If you use Google Analytics, chances are you'll have noticed the "Bounce Rate" statistic, which is shown as a percentage of your visitors.
Today, we're going to take a look at what the bounce rate is, how it's calculated, and whether or not you should be concerned about it.
Bounce rate is rather aptly named, it is a measurement based on the number of people who visit your website, and then leave your website again without interacting with it in any way (for example, clicking a link to another page on your website, or filling out a contact form and submitting it). If someone visits your website and lands on your homepage, and then clicks to visit your "About" page or any other page on your website, they will no longer be classed as a bounced visitor, even if they leave immediately after clicking the link.
The Bounce Rate percentage calculation is simple - every time a person visits your website, they will either click a link or perform some other interaction, or they will leave without doing that.
These will be classed as either a visitor, or a bounced visitor.
To calculate the Bounce Rate percentage, every visit (both bounced and normal) are added together, this gives you your total visits, your number of bounced visitors is then divided by your total visits and this gives your bounce percentage.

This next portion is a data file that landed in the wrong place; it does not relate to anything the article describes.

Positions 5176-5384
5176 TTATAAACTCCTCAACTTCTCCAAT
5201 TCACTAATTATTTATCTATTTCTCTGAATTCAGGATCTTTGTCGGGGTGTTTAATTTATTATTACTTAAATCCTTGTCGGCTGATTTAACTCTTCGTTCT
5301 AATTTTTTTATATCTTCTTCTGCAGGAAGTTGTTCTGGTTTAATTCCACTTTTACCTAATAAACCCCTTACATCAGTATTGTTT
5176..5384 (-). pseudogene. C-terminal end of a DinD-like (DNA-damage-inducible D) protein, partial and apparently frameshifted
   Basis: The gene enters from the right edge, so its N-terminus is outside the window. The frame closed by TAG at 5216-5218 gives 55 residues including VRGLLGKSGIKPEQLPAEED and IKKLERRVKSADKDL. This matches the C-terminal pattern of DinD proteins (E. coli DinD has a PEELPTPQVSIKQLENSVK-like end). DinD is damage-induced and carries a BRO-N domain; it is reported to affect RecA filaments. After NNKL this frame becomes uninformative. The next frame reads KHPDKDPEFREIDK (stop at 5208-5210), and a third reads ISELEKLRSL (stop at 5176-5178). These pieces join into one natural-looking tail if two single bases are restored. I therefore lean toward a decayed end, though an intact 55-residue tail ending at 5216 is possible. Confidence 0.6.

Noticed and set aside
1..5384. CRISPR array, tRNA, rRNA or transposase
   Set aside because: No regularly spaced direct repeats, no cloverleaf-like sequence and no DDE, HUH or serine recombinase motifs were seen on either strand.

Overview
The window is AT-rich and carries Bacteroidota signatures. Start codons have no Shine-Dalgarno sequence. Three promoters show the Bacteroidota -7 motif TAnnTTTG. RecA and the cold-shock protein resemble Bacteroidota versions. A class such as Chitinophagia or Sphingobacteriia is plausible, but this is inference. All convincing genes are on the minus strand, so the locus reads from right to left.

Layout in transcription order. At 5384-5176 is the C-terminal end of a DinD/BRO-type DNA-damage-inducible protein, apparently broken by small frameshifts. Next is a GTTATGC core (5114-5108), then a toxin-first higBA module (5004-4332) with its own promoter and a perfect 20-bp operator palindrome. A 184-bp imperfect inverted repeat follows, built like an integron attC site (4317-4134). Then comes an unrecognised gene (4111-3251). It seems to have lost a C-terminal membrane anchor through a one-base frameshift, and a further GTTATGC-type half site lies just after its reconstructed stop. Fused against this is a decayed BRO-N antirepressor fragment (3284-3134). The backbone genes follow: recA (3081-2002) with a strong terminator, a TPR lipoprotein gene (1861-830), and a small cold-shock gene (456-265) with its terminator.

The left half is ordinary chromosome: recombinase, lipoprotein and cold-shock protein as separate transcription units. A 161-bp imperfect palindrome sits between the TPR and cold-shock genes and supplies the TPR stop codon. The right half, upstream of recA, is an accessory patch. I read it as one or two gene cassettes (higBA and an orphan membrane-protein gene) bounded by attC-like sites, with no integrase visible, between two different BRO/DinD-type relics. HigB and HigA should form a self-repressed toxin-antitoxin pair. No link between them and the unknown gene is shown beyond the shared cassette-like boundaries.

Whether or not you should be worried about a high bounce rate or not will depend entirely on your website, or the page that your visitors are "bouncing" from.
If your website is informational, and your user finds the information they are looking for on the first page they visit, then that's great, a high bounce rate may actually be a good thing, as it means your visitor is finding the information they wanted, reading it, and then leaving (you'll get a better idea of this by looking at session times too).
If your website has for example a sales funnel and your visitor is bouncing from the first step of the funnel then it may be that your page isn't performing well. In these cases, we'd recommend using something such as SmartLook to see what your visitors are doing on your page, and see if that gives a better idea of why they are leaving. The other alternative would be to perform A/B testing on that page to see if a particular layout or design works better.
As mentioned, a high bounce rate doesn't always mean the page is performing badly, and likewise, a low bounce rate doesn't mean the page is doing well. It's important not to make any major changes until you know whether it's an issue or not - not only that, a lot of people incorrectly implement Google's Analytics tracking code, and this can lead to incorrect statistics. If you're not sure, it's often better to leave well alone, or get in touch with us and we'll be able to advise further!